We will take that into consideration, but it is unlikely that you will advance in rank faster than the minimum time listed on our Belts page. Part of the minimum time listed concerns maturity in rank, school, and class, and being able to be a proper role model to those of lower rank; just being able to perform the techniques is not enough.
What is a Master or Grandmaster?
A black belt who achieves the rank of 5th dan may be awarded the title of Master by the school. The title is awarded to instructors who demonstrate outstanding ability in their respective style(s) and who show true dedication to Lee’s and the martial arts. A Master who achieves the rank of 7th dan may be awarded the title of Grandmaster. Achieving the title of Master/Grandmaster takes a very long time with a lot of effort. At Lee’s, we honor that time and effort by specifically bowing to any Masters or Grandmasters who are present at class, even if they aren’t taking part in the class at that time.
I have practiced martial arts before. Will I retain my rank when I come to Lee’s?
It depends on several factors. Practitioners of Taekwondo should look at our Forms page to see if we practice the same forms as your old school. If they are the same, there is a high chance that you will be able to retain your rank and continue your training immediately. If they are different, it depends on how different. If they are fairly similar then we may allow you to retain your rank, however you will not be able to move forward in rank until you have learned our forms. If they are pretty different, then we may ask that you take a lesser rank for the time being while you learn the forms. Based on your ability to learn the new forms, you may or may not be allowed to advance back to your old rank at an accelerated rate. Practitioners of Hapkido will need to speak with an instructor so we can determine how your current rank matches up with our ranking system.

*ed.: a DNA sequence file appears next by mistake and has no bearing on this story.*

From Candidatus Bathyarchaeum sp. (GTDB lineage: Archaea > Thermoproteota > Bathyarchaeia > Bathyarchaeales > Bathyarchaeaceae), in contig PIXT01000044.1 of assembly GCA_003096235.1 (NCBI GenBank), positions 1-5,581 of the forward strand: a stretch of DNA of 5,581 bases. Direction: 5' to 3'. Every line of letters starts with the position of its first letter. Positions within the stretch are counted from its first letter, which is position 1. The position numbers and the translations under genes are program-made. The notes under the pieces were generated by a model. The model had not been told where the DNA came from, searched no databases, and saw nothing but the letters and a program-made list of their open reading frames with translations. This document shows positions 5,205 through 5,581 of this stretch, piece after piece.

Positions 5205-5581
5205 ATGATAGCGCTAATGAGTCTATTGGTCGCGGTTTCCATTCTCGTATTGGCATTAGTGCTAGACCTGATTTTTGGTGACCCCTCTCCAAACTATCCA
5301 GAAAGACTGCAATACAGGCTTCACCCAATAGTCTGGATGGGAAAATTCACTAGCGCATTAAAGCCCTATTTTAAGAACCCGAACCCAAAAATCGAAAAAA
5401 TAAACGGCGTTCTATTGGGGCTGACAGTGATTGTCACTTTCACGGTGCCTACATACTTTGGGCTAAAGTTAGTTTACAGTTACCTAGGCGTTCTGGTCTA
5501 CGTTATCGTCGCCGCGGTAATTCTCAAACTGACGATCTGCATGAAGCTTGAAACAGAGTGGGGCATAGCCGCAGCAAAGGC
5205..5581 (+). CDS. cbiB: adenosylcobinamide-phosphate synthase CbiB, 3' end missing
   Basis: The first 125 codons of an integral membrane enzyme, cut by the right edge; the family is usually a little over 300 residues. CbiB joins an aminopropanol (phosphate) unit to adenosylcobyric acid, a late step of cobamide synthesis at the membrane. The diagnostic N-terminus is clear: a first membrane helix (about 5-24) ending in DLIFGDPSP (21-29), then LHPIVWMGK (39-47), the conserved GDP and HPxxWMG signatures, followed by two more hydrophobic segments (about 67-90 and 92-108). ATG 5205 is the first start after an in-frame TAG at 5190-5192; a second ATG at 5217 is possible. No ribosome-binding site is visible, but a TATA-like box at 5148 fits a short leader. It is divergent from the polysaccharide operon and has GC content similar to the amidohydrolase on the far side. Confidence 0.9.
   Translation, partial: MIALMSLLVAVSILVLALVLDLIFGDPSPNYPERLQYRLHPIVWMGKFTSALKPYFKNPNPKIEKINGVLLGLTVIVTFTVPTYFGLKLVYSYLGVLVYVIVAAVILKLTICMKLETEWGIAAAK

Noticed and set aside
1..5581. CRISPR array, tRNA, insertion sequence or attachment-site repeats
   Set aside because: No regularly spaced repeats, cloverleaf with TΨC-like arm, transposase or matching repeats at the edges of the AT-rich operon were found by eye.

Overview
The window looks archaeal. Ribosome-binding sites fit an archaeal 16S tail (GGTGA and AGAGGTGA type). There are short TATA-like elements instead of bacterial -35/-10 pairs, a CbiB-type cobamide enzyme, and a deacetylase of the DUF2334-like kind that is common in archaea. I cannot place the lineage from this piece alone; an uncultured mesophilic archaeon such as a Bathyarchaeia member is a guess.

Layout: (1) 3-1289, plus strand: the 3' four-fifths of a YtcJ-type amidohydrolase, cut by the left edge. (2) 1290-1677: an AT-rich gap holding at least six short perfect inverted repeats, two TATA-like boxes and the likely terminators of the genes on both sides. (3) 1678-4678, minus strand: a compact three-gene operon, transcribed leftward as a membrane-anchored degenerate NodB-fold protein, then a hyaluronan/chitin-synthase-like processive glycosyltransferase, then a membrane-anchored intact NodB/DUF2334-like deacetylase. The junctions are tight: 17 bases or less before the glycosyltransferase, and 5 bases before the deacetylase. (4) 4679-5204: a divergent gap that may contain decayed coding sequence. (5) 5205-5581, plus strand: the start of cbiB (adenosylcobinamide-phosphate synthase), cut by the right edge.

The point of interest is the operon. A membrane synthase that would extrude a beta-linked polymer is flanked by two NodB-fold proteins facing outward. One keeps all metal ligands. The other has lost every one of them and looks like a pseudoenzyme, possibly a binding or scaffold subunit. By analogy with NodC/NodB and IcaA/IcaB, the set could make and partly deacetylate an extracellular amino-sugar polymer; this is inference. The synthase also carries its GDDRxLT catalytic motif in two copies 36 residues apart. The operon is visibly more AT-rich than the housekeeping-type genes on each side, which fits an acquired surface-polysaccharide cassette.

For either style, you will need to demonstrate techniques applicable to your rank during class, and you may be asked to produce documentation from your old school proving your rank, or at the minimum the contact information for your old school so we can speak with them directly. All decisions concerning retaining your old rank are subject to approval by the owners, Masters, and/or Grandmasters.
Why do you bow to each other?
Bowing is a ancient sign of respect. We show our respect by bowing to the flags and picture of Grandmaster Lee who founded our school, and also to the instructors and other students. Remember, if you want to be respected, you also must show respect; that’s why as you bow, the other person bows back.
What do the belt colors mean?
White belt became black after years of use. Modern martial artists now use colored belts to represent what level of training students are at. For example, a yellow belt represents the sun, as a new student has all the potential and promise of a new day. A brown belt represents winter, as the student has practiced long enough to achieve a high rank but now the promotional tests come at longer intervals. The red belt signifies danger, as the student is getting closer to their goal. The black belt is a combination of all the previous colors and symbolizes the universe, which is unlimited.
I am a former student at Lee’s. Can I come back with the same rank?